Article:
The Wisconsin Supreme Court recently wrapped up its 2016-17 term, publishing 50 decisions. This article provides some insight on where the chips fell, with analysis from Michael B. Brennan, a trial and appellate lawyer and a former circuit court judge.
The four-year-long John Doe II investigation into campaign finance activities associated with Gov. Scott Walker’s recall election captured statewide and national attention. This constitutional-law analysis of the John Doe II decision offers an overview of John Doe II, focusing particularly on the Wisconsin Supreme Court’s decision to terminate the investigation on the basis that it violated constitutional free speech protections.
In many U.S. jurisdictions, only one factor determines whether a charged individual stays in jail before trial. That factor is not guilt or innocence, the nature of the crime, nor the defendant’s character. The factor is how much money the defendant has or can borrow. This article looks at trends in money bail systems nationwide, with a focus on Wisconsin and Washington, D.C.
The author discusses evidence-based pretrial release systems, including the one adopted in Milwaukee County, that rather than set bail based on the seriousness of the charge, focuses on the specific risk a defendant presents to not return to court.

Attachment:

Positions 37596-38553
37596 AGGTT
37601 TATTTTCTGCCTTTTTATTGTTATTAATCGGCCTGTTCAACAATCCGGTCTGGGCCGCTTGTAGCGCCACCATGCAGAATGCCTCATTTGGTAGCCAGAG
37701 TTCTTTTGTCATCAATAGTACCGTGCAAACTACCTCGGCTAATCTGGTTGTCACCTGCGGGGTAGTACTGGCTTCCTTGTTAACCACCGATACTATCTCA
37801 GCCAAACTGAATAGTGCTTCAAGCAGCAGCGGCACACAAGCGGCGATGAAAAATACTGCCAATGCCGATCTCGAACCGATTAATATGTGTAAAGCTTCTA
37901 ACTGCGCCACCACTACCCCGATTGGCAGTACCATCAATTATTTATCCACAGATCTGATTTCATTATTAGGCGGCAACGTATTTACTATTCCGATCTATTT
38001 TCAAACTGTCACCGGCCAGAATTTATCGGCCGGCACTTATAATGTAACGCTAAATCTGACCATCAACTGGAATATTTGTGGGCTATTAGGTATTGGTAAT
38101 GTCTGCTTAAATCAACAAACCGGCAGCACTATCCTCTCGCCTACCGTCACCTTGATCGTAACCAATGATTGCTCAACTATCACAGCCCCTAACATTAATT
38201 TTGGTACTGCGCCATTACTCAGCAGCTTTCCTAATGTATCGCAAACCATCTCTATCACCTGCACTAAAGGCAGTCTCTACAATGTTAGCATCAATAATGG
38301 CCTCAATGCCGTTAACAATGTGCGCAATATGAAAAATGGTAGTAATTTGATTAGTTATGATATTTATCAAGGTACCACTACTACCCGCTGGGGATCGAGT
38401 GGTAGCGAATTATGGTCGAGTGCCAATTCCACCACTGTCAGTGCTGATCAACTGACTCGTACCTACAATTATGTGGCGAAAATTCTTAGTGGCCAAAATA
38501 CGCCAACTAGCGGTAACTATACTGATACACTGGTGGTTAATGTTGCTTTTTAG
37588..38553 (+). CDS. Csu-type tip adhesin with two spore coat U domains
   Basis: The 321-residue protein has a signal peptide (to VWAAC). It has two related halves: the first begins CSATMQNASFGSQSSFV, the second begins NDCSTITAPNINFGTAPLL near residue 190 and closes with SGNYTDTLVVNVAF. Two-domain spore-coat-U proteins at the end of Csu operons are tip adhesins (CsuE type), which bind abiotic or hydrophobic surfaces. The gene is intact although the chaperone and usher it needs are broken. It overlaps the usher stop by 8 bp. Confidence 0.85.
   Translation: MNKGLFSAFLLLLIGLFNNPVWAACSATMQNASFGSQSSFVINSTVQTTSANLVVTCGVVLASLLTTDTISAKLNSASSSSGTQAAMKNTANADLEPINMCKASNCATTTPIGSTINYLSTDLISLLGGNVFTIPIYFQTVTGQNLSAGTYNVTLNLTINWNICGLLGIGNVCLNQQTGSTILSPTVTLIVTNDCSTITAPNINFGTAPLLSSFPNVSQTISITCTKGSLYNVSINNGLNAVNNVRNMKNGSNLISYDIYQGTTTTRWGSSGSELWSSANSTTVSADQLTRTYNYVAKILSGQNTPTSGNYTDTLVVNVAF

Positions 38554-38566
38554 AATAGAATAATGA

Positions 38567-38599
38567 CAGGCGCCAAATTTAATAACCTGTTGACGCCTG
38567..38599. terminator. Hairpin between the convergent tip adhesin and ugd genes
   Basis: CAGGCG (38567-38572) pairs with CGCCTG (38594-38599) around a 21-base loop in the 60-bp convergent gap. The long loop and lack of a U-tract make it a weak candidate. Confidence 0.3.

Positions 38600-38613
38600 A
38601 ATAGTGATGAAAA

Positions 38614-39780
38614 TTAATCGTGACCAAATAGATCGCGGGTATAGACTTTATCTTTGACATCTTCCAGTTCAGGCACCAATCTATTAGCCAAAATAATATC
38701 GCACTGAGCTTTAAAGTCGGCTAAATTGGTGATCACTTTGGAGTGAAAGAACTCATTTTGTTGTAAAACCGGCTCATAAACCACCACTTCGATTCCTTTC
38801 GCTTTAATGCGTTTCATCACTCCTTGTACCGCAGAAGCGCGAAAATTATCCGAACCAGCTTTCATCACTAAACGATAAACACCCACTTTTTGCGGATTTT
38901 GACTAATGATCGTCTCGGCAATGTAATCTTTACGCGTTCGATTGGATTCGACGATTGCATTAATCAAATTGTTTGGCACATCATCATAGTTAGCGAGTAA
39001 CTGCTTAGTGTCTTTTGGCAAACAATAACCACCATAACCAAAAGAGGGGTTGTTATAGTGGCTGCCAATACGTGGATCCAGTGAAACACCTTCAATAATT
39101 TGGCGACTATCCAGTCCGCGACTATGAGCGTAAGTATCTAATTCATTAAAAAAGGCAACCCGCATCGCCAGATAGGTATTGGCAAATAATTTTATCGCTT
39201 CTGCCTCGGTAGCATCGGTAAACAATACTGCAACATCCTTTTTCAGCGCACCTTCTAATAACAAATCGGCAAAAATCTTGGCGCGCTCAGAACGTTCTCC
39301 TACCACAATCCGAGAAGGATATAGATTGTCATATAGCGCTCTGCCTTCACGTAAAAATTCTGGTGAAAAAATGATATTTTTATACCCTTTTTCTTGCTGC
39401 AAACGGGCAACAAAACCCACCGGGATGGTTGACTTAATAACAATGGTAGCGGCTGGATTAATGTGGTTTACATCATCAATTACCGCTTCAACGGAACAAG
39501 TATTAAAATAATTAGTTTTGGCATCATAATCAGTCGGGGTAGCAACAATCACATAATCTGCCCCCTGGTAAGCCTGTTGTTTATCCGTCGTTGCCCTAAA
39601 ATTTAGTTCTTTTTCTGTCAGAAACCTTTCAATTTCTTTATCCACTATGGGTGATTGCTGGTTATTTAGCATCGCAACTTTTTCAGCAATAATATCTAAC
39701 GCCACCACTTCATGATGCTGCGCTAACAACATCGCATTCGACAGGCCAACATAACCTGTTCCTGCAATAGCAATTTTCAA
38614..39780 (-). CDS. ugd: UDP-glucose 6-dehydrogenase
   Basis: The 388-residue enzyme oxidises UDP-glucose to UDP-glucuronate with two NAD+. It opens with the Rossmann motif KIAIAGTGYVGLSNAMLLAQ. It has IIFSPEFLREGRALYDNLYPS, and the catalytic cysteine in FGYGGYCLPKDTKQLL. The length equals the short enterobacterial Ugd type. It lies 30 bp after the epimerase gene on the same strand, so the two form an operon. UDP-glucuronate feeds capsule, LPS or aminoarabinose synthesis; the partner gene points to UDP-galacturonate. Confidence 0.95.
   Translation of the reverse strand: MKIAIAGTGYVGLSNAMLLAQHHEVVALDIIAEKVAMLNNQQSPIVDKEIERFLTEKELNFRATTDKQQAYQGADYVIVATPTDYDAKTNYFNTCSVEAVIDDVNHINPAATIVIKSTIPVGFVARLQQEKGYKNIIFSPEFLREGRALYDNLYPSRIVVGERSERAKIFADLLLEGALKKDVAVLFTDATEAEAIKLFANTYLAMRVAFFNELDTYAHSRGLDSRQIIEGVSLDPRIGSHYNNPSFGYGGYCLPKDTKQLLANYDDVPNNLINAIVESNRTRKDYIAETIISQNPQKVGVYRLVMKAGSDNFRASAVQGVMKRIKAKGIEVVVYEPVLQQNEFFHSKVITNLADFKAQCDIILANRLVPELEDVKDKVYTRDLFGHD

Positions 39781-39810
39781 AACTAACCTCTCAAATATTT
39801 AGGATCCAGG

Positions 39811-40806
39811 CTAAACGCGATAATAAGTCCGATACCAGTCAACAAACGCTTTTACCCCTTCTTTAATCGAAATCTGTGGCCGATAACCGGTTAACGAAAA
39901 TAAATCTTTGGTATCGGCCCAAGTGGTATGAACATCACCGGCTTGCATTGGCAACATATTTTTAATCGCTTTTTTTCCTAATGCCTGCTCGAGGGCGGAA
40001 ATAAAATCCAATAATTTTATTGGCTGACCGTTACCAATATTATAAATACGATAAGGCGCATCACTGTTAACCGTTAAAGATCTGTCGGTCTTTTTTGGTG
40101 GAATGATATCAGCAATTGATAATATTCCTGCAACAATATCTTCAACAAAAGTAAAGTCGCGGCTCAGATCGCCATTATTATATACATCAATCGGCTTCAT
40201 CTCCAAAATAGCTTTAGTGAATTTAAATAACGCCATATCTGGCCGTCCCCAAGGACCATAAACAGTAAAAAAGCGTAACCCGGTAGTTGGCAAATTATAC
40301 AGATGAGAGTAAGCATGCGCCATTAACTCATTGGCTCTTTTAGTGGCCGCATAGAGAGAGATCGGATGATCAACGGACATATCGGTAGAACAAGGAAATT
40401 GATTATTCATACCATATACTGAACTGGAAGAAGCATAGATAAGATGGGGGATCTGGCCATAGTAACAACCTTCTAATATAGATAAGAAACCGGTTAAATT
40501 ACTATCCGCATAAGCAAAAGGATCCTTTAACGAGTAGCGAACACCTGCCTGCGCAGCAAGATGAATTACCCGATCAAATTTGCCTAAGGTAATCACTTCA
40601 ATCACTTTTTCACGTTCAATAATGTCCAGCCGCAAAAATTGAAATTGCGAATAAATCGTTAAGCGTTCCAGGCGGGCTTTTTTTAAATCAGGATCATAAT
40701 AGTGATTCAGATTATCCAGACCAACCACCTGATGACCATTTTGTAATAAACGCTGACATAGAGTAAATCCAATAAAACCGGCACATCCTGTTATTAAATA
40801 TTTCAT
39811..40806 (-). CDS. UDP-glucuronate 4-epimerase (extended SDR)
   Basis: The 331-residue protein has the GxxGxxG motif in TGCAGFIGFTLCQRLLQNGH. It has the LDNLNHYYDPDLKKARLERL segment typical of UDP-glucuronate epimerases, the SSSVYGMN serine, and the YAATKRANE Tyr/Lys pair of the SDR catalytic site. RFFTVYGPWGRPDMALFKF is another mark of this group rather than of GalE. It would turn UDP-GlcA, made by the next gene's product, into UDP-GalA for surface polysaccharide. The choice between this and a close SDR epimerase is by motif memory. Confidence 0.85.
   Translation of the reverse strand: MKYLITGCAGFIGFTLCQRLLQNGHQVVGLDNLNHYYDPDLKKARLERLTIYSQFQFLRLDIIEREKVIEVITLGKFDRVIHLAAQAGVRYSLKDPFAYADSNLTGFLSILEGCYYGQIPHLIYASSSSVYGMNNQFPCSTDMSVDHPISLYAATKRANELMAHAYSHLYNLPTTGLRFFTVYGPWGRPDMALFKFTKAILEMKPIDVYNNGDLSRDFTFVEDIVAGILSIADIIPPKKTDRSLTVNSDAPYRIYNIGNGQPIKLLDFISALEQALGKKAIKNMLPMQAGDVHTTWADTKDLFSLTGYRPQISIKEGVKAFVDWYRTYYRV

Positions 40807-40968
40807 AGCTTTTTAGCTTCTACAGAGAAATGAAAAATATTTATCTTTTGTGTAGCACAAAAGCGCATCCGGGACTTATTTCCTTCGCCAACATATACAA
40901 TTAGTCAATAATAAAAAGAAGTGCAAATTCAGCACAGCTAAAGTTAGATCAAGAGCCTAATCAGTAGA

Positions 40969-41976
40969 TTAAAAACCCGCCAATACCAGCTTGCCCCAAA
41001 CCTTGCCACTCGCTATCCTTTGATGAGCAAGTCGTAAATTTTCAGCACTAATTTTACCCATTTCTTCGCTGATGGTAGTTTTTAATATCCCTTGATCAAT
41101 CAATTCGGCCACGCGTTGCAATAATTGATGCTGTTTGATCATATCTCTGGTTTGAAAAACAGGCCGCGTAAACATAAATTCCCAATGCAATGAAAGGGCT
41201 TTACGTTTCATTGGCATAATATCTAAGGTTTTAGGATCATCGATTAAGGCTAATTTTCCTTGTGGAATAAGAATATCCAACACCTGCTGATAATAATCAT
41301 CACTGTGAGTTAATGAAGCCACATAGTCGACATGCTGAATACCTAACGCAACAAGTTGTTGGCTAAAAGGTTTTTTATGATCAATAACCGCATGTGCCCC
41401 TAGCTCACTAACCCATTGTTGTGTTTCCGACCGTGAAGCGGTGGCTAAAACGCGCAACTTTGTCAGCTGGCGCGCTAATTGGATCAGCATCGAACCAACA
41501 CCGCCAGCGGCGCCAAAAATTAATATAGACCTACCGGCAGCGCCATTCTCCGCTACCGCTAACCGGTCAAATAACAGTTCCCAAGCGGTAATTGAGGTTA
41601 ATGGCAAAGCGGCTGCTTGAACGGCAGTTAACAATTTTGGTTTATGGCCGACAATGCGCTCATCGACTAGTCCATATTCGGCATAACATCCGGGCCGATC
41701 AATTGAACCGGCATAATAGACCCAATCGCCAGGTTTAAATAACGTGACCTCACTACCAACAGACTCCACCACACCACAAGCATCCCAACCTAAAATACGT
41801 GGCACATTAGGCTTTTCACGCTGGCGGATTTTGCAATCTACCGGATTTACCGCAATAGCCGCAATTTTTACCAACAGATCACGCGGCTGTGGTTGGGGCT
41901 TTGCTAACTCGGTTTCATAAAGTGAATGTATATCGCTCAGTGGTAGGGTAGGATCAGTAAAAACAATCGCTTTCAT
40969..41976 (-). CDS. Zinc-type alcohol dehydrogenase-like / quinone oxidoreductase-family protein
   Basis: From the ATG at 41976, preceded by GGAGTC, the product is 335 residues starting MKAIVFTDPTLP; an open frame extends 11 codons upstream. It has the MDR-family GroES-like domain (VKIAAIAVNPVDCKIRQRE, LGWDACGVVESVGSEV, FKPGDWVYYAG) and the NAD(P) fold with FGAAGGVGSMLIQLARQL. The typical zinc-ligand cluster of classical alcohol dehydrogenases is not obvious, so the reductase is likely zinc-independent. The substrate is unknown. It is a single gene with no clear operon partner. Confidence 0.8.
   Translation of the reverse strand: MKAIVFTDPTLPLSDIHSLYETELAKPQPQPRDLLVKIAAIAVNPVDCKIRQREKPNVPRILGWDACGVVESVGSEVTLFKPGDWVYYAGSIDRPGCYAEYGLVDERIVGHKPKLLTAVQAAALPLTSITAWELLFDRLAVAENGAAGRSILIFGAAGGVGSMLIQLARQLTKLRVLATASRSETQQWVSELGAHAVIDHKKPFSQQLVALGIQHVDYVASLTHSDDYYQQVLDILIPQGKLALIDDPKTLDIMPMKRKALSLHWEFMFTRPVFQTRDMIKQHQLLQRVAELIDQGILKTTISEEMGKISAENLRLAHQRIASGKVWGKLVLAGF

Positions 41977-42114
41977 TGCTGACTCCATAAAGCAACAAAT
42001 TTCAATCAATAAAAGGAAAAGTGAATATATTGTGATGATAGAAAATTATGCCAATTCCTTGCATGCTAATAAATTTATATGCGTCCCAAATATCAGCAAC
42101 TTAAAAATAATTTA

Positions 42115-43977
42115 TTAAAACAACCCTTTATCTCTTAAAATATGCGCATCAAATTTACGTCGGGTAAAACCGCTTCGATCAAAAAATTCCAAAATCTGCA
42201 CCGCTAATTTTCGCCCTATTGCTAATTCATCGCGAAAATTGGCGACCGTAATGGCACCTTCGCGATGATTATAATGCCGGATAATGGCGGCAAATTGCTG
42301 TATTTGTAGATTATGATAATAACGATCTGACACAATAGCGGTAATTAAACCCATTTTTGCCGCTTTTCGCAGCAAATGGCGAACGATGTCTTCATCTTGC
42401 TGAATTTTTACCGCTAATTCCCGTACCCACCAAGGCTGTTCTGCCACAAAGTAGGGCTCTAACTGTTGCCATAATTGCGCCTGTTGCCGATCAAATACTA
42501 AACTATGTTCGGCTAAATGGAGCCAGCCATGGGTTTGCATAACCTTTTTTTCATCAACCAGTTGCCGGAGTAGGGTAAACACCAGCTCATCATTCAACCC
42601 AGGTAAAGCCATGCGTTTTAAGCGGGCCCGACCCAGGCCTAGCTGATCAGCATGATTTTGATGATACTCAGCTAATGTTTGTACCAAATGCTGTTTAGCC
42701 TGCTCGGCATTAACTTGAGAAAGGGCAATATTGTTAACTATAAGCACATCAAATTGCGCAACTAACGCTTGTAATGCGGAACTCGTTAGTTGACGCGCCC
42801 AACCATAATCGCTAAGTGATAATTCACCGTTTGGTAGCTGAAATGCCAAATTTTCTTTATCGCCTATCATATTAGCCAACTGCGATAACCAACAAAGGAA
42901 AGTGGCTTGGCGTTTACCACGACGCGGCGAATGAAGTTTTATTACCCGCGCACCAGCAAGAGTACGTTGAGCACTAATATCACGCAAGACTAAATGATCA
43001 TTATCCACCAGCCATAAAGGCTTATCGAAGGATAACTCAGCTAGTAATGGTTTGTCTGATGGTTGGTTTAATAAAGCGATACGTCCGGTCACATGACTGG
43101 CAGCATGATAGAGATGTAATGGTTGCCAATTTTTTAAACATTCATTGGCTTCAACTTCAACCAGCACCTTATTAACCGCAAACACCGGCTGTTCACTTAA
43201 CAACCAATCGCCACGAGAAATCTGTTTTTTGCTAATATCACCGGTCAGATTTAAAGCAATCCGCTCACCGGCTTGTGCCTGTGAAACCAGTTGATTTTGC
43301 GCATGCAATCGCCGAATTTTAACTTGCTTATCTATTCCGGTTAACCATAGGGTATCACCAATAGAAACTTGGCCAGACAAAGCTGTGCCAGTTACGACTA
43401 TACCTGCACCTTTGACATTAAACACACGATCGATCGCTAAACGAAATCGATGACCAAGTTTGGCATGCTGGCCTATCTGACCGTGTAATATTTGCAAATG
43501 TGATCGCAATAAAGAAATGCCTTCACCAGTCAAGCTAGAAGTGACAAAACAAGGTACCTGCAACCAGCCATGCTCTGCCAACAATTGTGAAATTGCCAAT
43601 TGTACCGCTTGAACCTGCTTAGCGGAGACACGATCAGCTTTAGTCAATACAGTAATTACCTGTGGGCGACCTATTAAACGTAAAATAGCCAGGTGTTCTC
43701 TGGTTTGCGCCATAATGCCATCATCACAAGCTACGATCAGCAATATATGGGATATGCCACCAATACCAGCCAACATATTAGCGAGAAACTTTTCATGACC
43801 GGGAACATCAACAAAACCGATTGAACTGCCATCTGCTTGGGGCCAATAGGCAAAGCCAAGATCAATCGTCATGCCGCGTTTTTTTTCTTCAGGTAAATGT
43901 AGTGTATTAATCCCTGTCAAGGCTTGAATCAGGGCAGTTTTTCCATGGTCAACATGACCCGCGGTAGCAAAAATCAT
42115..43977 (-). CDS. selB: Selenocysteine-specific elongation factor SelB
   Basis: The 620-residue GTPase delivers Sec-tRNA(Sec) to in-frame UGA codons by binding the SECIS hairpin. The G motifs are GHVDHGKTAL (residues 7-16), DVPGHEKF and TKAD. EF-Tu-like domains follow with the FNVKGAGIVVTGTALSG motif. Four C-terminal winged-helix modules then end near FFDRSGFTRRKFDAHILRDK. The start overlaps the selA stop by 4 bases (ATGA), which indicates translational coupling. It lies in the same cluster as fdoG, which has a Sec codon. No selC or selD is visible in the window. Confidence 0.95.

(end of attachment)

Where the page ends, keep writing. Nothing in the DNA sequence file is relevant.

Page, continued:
Advances in assistive reproductive technology are giving new options for parentage to individuals who are in same-sex marriages, are dealing with infertility, or both. But Wisconsin law is not keeping pace. To resolve disputes when a surrogacy agreement falls apart and grant parent status, the author proposes that Wisconsin courts use an “intended-parent” test.
On the 50th anniversary of the U.S. Supreme Court’s decision in In re Gault, which granted certain rights to juveniles accused of committing crimes, the author reviews today’s juvenile courts, considers how juvenile courts protect minors’ due process rights, and outlines defense lawyers’ obligations to juvenile clients.
When access to justice is denied, it affects us personally, says Milwaukee County Circuit Court Judge Richard Sankovitz. He explains why access to justice matters for everyone and how lawyers can get involved in their own communities.
Official notices of Wisconsin Supreme Court orders adopting, amending, or repealing rules, statutes, or policies related to Supreme Court rules and State Bar of Wisconsin rules and bylaws.
The Wisconsin Judicial Council petitioned the supreme court to repeal the so-called “Deadman’s statutes,” Wis. Stat. §§ 885.16 and 885.17, and to amend Wis. Stat. § 906.01 to remove references to the Deadman’s statutes.
SCR 10.12 allows the State Bar to provide these notices to members through print or electronic media, including the Wisconsin Lawyer magazine, WisBar InsideTrack, or WisBar.org.